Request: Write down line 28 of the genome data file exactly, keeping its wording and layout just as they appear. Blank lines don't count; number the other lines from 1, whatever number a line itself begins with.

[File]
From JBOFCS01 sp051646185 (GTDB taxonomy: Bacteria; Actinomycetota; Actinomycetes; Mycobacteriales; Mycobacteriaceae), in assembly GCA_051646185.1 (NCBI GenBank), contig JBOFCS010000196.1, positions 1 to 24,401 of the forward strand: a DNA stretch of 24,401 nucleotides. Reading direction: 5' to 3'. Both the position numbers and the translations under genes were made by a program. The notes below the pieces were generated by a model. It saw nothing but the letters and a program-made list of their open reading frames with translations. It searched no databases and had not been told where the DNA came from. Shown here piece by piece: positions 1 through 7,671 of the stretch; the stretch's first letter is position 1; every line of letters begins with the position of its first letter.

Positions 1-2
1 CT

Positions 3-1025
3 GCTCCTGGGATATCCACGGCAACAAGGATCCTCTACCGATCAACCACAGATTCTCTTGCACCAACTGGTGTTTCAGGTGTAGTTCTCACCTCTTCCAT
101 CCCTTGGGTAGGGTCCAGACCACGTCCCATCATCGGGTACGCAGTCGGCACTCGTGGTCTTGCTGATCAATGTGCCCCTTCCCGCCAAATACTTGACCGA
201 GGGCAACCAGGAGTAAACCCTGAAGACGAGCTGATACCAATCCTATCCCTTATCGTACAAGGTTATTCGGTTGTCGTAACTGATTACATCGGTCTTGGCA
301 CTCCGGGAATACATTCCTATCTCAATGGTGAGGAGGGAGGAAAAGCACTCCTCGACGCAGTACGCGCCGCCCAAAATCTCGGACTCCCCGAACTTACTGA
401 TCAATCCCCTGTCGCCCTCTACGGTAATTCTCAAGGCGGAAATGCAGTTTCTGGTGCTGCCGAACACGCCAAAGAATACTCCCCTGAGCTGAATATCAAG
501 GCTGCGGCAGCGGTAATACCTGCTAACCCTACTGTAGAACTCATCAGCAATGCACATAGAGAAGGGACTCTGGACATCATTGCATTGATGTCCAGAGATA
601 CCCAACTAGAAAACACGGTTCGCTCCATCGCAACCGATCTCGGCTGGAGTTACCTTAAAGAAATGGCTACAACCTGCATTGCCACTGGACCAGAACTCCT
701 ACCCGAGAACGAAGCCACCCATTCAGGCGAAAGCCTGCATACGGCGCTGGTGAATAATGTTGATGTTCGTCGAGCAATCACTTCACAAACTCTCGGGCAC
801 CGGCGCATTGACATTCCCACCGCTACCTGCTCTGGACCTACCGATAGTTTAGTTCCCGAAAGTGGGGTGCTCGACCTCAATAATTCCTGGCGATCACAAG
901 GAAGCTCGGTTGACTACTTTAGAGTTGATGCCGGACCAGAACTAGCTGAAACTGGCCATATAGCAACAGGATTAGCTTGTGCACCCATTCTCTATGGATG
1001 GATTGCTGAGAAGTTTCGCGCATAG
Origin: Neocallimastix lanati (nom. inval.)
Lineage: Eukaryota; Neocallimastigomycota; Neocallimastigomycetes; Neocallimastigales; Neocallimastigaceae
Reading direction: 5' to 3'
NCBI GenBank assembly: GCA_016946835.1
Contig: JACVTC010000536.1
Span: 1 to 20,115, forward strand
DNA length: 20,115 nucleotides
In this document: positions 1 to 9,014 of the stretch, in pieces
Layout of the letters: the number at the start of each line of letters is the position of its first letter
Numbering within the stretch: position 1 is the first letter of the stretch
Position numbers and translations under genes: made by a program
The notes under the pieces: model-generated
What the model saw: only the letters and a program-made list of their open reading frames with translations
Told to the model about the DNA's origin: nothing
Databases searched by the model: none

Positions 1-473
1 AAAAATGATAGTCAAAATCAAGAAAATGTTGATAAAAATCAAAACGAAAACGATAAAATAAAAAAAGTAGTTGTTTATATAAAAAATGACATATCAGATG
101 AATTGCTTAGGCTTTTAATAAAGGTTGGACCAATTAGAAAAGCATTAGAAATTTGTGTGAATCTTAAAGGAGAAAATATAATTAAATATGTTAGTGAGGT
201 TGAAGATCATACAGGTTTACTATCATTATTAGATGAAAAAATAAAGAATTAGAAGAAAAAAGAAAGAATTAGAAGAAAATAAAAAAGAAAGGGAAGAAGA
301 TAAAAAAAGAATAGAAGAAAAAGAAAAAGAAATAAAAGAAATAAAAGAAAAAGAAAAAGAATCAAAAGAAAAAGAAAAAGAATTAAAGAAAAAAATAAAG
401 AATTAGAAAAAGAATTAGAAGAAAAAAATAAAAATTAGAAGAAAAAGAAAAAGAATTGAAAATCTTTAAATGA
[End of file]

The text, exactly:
What the model saw: only the letters and a program-made list of their open reading frames with translations